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Thursday, February 19, 2015

My Lenten Sacrifice er Opportunity!

Image result for lent   So. Do you do Lent?  Do you pick something to give up for a chunk of time in these last few days of winter? Although I was baptized into a faith that celebrates this season I was raised by skeptical parents who were highly offended by the midieval disciplinary methods used in the parochial school my sister attended and before I was old enough to have an opinion our family joined the ranks of the non-church going secular Americans of the post-war decades.

Mama was certainly a spiritual person - I am sure she was a closet Druid - but if you got too interested in the philosophy of being good - rather than the obedience to parents aspect - you were going to be teased by Daddy who invariably called you Sister Mary Margaret.
Image result for hells burning pits
So my spirituality went deep inside and shivered in anxiety about dying "before I waked and my soul not getting taked" by the big guy upstairs. Lordy the nights I went to bed terrified I wasn't going to wake up and maybe there would be burning pits of hell licking at my feet.

Image result for druid priestessFortunately I became a naughty teenager and my dad had a heart attack and suddenly Church and God and Religion and Convent Schools didn't look so bad to him so off I was packed to what turned out to be a wonderful school with kind and liberal teachers who married late 60's philosophy to ancient church doctrines and presented it to this particular teenager in a way that met her spiritual needs. I'm not sure how many Other Girls are wracked with the oft blamed Catholic Guilt but I loved my experience at the convent and hold it close to me still - even if I do it all in my own way - heavily influenced by my Druid mama.

And one of the rituals I love from those long ago years of formal religion is the ritual of Lent. Totally untutored in the doctrine, I believe I understand the intent - which may once have been a primitive way of helping the unlettered get through those last few weeks of near famine that would have been a 12th century February - but certainly now is an opportunity - in this secular, high-tech, over fed, multi-tasking, frivolous era - an opportunity to stop what you are doing, consider the consequences of your actions, identify something that is unnecessary and let it leave your life - even if only for 40 days.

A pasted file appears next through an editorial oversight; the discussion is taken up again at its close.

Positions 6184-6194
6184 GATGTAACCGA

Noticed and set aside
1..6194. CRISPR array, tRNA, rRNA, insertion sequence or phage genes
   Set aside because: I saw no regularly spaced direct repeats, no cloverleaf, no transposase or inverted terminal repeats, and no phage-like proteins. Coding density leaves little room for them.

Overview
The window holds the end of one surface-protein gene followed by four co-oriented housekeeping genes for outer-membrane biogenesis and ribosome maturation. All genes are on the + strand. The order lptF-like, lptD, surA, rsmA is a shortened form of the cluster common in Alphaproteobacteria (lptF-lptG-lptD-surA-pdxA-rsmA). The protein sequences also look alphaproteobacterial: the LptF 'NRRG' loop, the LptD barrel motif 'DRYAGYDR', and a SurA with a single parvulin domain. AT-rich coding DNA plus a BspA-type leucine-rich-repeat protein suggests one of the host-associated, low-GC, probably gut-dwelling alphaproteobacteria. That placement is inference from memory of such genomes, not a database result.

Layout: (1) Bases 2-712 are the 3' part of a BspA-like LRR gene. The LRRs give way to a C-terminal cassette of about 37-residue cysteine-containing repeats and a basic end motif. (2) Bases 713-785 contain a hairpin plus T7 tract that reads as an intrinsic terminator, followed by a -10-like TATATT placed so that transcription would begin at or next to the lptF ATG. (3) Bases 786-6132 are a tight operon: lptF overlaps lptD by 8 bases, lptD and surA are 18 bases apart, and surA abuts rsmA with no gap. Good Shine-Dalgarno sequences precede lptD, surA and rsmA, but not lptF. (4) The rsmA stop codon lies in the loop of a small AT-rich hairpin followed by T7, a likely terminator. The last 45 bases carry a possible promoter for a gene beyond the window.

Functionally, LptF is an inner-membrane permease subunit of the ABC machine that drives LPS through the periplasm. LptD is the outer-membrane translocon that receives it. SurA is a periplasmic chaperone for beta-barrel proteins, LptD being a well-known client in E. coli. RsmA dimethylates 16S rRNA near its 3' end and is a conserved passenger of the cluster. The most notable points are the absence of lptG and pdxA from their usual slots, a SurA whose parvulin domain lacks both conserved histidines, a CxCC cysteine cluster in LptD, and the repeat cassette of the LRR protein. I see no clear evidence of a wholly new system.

Usually I pick something of a gustatory nature. One year it was to give up Diet Pepsi - which I successfully did but in such a bad spirit, with so much grumbling, that I realized I had done more damage to my soul than anything. I tried that again the next year with a better spirit and came to understand how valuable taking the spirit of the Lenten sacrifice into your heart truly is. It's not a sacrifice - it's an opportunity!  Wow!

Image result for pet rescueSo this year I looked around at my life with an eye to the frivolous - the disrespectfully wasteful and identified my target - the iPad matching game apps that suck up minutes and even hours of my time - time that could be used for things that would make me Feel So Good. In my case it's prayer and meditation - two names for the same action of becoming quiet and going within to listen to The Voice. I call it God - and I am utterly convinced that He doesn't care what I call it. But it is easy to blast through life saying "yes yes. I hear you. be back in a sec. let me finish ________________"  and you can fill in the blank.  But at the end of my life I know He's going to say "Come here, sit down beside me and tell me about yourself. What did you do with the life I gave you?"

and  honestly - I don't want to tell Him I spent 10998723487120348045 minutes playing matching games on an iPad. I'd so much rather be able to say "oh - remember that great prayer/conversation we had in 2015? That made me feel so good and helped me do good.  Thanks!"

So the plan is to delete all the games on my iPad and every time I feel the urge to pick up that little plastic slate and tap away, I will instead stop and get quiet and go to my praying place - that spot deep inside me - and have a chat.


  1. :-) Being brought up Anglican (er...Episcopal where you are), I experienced no RC guilt or angst...and longed to be a nun, but never knew till almost 50 that there were Anglican nuns in Canada -- since 1864, Sigh. But yes, I too tend to be rather poor at being as quiet as I'd like as often as I'd like, getting with God. I am much better at DO-ing than BE-ing. Hence I refer you to this lovely poem by Marie Howe: Blessings for a holy Lent. Hugs!

  2. I don't so much give stuff up (the tradition I was brought up was less interested in "don't eat chocolate for 40 days" or whatever) but most years I do try to be a better person - particularly not getting angry at random people, like the person blocking the aisle at the grocery store. (Oh, I never express that anger to THEM, but I can feel it seething up in me, and what I try to do is just let it go, by saying stuff like, "Well, they're really busy" or "Well, sometimes you do stuff that annoys other people," things like that.)

    Essentially I try harder to love my neighbor - which is probably the Commandment I fail at the hardest.